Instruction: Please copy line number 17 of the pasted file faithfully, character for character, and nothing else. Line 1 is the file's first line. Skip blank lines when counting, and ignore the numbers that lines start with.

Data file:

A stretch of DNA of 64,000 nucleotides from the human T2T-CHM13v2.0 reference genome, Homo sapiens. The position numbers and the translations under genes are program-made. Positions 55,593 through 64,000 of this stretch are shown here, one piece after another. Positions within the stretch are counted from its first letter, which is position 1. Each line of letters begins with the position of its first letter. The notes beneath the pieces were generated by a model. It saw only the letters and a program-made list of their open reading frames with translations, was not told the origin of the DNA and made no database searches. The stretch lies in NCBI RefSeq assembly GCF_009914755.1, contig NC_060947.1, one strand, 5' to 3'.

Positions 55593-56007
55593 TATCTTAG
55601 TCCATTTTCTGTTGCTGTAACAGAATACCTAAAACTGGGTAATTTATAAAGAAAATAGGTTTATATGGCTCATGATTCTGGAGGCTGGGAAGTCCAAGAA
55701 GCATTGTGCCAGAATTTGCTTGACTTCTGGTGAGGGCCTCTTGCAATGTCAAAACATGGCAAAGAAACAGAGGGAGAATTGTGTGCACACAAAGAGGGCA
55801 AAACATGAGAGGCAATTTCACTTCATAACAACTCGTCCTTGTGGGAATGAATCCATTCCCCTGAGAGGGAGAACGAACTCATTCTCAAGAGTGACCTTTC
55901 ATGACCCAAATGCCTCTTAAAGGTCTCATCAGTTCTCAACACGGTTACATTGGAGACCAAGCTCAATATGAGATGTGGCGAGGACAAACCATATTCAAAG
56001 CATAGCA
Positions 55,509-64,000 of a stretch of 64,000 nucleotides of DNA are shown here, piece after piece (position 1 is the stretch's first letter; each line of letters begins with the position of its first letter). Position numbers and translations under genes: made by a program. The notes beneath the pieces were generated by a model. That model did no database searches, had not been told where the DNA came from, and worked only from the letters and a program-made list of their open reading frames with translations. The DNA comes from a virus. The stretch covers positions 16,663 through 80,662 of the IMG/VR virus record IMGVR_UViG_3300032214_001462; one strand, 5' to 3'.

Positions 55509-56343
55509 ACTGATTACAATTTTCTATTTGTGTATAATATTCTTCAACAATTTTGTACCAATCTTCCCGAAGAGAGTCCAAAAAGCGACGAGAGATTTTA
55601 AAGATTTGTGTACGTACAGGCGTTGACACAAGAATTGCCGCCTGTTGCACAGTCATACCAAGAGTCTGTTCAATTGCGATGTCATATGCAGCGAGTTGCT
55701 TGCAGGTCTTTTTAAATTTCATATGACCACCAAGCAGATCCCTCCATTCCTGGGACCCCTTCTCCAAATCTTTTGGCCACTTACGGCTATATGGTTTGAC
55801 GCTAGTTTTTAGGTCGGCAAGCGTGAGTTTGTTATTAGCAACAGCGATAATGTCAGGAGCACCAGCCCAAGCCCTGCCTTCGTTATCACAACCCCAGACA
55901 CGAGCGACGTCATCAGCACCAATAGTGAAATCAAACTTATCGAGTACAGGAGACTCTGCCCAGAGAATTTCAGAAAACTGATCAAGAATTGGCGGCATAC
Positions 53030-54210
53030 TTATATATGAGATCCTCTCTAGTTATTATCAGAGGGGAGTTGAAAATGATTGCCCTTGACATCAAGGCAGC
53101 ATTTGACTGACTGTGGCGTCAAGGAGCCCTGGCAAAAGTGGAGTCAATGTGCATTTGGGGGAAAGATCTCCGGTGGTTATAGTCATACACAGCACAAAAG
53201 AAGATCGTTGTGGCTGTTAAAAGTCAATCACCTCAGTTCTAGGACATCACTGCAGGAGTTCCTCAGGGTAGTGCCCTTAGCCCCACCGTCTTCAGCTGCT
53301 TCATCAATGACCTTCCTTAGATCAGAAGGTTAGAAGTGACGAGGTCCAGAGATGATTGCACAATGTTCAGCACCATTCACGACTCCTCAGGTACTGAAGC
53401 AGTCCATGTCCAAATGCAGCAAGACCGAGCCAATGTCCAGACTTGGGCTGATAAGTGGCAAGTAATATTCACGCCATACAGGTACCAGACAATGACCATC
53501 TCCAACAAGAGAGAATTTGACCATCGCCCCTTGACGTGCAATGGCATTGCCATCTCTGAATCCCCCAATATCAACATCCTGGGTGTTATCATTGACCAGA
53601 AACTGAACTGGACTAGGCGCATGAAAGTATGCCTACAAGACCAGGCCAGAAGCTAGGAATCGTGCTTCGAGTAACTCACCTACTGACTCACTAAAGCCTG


53030 TTATATATGAGATCCTCTCTAGTTATTATCAGAGGGGAGTTGAAAATGATTGCCCTTGACATCAAGGCAGC